Wednesday, November 22, 2006

Inequality and Subjective Poverty: Corrupting Ideologies in Egyptian Society Since 1971's Constitution

Regarding my various methodological data gathering strategies that I used in my B.A thesis, my results showed that over fifty percent of Egyptians agreed to give bribes, use power for personal gains, but just fewer than twenty percent agreed to take bribes. The majority of Egyptians believe that a firm would be unlikely to succeed without corruption, and just fewer than ninety percent believe that corruption is high in Egypt, and that the majority of Egyptians have personally experienced corruption. With regards to human rights awareness less than fifty percent actually knew their rights.

Introduction: Poverty and the Gap Today
Who are the Poor in Egypt?
What is Subjective Poverty?
Living conditions of the Poor in Egypt

Background Info: Egypt from 1971 until 21st Century
Poverty Statistics

Factors Affecting the Gap

The Emergency Law Since 1981
Corruption: Ideological History
Egyptian Media and its Role
Lift the Debt: Corruptive Foreign Aid?
IMF and World Bank: Hidden agendas?

21st Century Egypt: What's Been Done Today?

Governmental efforts and National Policies
HIESCS 1995/96 vs. 1999/2000
Anti-Human Rights and Corruption
NGO's efforts

Today: Comparative Poverty and Corruption Study

How is Poverty Measured?

Media Analysis: Since 1971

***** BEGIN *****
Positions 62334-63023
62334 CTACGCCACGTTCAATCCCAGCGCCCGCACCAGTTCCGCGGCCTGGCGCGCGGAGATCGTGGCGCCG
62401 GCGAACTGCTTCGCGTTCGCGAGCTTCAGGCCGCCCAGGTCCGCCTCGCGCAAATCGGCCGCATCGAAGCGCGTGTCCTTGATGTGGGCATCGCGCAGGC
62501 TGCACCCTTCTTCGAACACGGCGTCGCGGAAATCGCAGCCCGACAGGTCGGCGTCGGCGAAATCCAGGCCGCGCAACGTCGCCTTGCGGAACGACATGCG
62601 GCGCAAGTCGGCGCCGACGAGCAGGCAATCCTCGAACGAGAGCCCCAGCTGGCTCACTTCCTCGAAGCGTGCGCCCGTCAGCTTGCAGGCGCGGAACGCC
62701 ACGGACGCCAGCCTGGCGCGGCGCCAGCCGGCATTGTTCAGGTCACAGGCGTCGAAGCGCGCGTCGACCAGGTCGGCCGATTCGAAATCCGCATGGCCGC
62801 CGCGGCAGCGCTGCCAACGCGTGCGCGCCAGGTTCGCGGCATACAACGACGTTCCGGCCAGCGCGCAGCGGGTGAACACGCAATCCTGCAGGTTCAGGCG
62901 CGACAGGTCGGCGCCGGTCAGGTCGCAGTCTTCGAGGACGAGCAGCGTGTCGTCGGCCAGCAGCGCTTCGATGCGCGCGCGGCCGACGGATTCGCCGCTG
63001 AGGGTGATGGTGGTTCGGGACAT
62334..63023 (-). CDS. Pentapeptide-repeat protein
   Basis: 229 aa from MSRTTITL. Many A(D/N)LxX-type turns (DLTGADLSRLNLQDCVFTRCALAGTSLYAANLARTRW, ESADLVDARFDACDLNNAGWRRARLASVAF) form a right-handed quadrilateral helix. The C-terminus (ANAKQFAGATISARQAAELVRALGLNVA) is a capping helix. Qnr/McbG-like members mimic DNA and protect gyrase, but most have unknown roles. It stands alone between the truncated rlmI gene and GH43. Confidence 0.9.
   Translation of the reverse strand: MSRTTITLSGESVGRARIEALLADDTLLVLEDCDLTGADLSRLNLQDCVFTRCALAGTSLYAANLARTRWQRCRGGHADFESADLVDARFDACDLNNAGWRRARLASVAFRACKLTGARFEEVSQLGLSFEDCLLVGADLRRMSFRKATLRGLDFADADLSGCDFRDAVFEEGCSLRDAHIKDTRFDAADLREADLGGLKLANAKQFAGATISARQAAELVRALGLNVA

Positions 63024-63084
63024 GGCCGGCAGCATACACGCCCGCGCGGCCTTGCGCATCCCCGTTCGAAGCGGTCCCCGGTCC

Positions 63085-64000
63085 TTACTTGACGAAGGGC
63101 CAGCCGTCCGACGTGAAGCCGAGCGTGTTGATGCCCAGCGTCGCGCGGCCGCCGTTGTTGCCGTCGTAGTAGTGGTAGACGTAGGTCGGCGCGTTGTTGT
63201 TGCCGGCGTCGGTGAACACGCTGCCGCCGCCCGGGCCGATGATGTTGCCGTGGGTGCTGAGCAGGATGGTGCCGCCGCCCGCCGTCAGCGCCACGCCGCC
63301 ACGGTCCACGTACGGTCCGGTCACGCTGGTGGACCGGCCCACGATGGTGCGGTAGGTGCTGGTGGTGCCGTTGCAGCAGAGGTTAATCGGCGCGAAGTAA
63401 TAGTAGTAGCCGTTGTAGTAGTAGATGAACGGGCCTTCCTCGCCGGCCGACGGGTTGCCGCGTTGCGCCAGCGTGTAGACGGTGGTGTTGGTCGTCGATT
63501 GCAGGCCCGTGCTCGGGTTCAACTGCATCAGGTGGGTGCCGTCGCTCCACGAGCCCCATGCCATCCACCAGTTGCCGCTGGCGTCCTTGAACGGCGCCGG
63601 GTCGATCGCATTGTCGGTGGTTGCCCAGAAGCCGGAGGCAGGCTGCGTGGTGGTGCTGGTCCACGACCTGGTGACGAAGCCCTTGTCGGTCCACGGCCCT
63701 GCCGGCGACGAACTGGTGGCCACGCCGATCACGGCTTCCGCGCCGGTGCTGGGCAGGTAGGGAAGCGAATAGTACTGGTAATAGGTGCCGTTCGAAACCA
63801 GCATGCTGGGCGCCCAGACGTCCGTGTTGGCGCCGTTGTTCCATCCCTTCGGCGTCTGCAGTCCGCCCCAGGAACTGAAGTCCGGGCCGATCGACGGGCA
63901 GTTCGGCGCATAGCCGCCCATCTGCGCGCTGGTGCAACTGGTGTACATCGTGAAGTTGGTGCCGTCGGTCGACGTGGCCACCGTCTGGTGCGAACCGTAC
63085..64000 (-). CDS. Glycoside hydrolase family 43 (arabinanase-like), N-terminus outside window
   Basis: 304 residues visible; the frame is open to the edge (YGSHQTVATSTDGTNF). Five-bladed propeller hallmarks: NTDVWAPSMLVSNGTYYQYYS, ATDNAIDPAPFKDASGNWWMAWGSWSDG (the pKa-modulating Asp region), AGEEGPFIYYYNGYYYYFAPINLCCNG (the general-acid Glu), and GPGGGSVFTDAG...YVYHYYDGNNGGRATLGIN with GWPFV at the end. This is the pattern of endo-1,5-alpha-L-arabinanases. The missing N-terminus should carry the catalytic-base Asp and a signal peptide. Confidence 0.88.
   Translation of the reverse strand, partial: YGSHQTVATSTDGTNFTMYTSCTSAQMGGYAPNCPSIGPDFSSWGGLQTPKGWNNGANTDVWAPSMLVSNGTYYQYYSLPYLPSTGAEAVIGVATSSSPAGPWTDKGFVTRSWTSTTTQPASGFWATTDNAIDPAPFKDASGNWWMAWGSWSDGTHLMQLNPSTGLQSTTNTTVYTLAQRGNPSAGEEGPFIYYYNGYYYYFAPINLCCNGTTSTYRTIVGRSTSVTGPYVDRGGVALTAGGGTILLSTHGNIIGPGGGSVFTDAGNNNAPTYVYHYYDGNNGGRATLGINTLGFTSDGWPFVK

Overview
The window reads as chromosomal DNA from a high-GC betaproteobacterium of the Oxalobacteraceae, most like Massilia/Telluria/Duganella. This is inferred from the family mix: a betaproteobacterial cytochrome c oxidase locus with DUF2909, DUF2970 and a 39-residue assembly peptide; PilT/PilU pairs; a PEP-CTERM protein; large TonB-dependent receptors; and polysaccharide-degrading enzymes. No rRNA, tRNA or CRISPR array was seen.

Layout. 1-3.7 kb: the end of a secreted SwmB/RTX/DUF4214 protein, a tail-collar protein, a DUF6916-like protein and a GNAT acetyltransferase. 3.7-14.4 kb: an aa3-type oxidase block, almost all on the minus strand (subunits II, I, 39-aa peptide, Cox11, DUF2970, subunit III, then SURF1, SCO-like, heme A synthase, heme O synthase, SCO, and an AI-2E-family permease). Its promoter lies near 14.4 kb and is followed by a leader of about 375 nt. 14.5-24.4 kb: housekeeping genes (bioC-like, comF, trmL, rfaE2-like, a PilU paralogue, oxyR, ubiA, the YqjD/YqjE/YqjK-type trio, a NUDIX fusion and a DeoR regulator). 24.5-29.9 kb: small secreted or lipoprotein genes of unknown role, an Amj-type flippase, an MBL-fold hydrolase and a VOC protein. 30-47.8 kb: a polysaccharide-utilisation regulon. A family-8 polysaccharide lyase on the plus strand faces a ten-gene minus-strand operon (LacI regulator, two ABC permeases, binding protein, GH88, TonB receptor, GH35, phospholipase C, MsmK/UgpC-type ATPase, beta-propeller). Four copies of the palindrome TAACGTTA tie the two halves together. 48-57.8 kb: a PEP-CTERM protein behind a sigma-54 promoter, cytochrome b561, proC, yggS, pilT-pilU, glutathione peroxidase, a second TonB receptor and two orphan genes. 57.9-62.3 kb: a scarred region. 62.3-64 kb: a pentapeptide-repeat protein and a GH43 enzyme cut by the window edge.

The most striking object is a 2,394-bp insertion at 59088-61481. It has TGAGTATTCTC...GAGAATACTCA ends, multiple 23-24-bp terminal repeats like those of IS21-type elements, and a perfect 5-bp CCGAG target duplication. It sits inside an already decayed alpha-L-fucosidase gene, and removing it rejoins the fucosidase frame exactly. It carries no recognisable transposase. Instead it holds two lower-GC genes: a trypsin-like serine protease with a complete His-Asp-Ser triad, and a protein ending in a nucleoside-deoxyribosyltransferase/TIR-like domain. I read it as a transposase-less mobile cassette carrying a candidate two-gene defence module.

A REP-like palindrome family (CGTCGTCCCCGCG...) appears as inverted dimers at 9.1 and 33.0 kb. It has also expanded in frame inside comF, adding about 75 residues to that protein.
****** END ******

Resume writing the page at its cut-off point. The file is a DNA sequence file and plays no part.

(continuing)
Cinema: The Depiction of Poverty and Corruption in Egyptian Movies
The Egyptian Media Mafia: National Media Coverage of Poverty and Corruption

Mass Communication and Advertising Theories
The Spiral of Silence
Social Marketing
Public Opinion Formation: Walter Lippman
Mcguire's Information Processing Theory
Schema Theory
Social Learning Theory
Theory of Cognitive Dissonance
Hieder's Balance Theory: The Person, the Other and the Topic
The Knowledge / Technology Gap Theory

Data-Gathering Methodologies

Subjective Poverty, Corruption Perceptions and Human Rights Awareness Questionnaire
Case Studies
Focus Group Discussions
A Mini-Experiment

Some References that will be used:

'Why Doesn't Capitalism Flow to Poor Countries?'

'Corruption, Causes, Consequences, and Agenda for Further Research'

'Governance and Anti-Corruption Reforms in Developing Countries: Policies,
Evidence and Ways Forward'

'The Epidemics of Corruption: Social Networks'

'Art and Modern Art: Reflection on Being Human'

'A Culture of Corruption: Everyday Deception and Popular Discontent in Nigeria'

'The New World Order: An Overview'

'The economics of repeated extortion'


'The Structural Dynamics of Corruption: Artificial Society Approach'

'Pervasive Curroption'

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